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Warwick, C., Steedman, C., Jessop, M., Arena, P., Pilny, A., & Nicholas, E. (2018). Exotic pet suitability: understanding some problems and utilizing a labeling system to aid animal welfare, environment, and consumer protection. Journal of Veterinary Behavior, 26:(2018);17-26.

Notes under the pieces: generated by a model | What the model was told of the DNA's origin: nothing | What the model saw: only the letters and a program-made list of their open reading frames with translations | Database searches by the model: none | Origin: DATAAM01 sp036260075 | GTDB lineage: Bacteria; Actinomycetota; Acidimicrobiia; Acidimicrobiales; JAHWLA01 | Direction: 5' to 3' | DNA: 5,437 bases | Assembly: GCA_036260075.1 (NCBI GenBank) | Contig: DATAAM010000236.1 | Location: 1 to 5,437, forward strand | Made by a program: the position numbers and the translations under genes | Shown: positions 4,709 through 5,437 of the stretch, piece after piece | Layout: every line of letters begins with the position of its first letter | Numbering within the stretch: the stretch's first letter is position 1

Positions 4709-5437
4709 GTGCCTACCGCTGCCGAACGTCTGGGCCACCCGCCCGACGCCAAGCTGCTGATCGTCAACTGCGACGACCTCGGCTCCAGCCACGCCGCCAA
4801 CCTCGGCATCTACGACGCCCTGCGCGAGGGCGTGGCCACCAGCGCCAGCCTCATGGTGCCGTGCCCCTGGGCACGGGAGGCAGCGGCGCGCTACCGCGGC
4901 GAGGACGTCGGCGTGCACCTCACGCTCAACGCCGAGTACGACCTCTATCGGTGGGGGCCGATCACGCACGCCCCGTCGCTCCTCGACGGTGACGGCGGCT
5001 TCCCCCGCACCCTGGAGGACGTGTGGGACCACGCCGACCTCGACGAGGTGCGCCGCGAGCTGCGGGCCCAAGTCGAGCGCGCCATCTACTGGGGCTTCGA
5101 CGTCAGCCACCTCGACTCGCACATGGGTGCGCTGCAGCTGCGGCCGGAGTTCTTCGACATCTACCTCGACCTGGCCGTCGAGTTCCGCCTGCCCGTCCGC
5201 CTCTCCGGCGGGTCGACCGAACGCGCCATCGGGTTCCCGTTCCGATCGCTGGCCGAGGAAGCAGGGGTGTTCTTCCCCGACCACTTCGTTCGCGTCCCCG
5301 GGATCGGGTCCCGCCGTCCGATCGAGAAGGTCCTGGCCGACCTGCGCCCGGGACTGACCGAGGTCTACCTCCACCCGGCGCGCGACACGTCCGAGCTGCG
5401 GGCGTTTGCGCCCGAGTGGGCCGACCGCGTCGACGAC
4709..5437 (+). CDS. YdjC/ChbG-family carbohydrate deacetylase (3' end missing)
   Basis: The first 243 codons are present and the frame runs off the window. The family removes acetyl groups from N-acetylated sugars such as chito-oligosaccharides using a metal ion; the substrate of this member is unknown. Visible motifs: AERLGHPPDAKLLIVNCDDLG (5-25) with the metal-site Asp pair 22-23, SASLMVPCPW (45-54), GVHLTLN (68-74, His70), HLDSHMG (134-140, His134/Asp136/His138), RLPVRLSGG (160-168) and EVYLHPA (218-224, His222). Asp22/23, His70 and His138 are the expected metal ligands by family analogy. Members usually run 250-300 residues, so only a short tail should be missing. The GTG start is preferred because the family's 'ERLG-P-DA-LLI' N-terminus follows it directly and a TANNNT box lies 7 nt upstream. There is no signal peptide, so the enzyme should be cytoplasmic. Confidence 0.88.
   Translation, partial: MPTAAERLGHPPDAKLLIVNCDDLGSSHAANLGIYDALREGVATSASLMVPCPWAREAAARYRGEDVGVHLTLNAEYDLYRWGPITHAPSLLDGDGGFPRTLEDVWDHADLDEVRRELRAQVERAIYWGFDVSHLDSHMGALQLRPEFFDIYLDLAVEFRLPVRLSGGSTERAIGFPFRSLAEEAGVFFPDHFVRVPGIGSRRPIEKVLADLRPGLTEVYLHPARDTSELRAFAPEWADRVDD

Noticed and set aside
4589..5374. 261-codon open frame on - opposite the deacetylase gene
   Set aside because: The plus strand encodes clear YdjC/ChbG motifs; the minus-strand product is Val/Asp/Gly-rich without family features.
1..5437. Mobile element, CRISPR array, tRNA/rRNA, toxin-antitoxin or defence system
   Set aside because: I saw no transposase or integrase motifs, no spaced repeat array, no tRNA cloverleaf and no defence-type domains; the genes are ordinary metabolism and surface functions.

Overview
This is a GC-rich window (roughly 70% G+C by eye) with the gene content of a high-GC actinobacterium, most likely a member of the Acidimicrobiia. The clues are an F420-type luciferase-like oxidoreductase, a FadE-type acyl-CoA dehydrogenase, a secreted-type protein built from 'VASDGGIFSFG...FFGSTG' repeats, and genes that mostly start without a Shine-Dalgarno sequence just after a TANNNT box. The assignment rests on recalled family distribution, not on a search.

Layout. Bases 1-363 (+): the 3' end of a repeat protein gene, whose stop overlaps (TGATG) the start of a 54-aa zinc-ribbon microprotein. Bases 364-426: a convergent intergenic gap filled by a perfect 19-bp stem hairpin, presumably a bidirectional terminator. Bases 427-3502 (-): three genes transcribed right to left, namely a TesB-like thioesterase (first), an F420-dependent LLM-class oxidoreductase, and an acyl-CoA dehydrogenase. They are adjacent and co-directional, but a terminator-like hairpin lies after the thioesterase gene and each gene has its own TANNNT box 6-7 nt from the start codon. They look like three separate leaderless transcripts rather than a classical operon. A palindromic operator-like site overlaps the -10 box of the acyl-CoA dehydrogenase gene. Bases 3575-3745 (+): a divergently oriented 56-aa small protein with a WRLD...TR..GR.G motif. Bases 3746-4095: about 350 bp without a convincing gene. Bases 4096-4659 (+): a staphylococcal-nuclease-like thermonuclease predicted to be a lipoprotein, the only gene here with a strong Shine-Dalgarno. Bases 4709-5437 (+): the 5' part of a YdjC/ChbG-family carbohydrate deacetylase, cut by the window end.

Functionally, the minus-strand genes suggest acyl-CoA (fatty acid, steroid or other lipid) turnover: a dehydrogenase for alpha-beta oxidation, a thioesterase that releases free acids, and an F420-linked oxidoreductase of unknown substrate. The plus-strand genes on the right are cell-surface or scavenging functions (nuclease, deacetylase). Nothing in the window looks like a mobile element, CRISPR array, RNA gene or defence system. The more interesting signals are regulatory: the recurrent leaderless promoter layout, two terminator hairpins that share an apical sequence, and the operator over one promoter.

Exotic pets are essentially animals that are non-native to a region and/or nondomesticated. The trade in and keeping of exotic pets has been frequently criticized for the commonly inhumane and harmful practices that are associated with supply and keeping, including animal welfare, species conservation, invasiveness, and public health and safety. Relatedly, a growing issue is that of unwanted exotic pets handed to animal care centers due to their overly demanding requirements and the confiscation of animals suffering from abuse. Mis-selling exotic species as “easy to keep” or “beginner” animals is widely regarded to be a major common and problematic factor. Efforts, after pet acquisition, to educate sellers and keepers to improve animal welfare and public health issues have proven unproductive. We propose that a system is required that facilitates decision-making at the interface between sale and purchase sectors and that uses clear evidence-based labeling. We review current options for developing such a pet labeling scheme and recommend a novel approach based on the EMODE (“easy,” “moderate,” “difficult,” or “extreme”) pet suitability assessment tool to provide a preventative educational approach to alleviating the multifactorial issues of concern.

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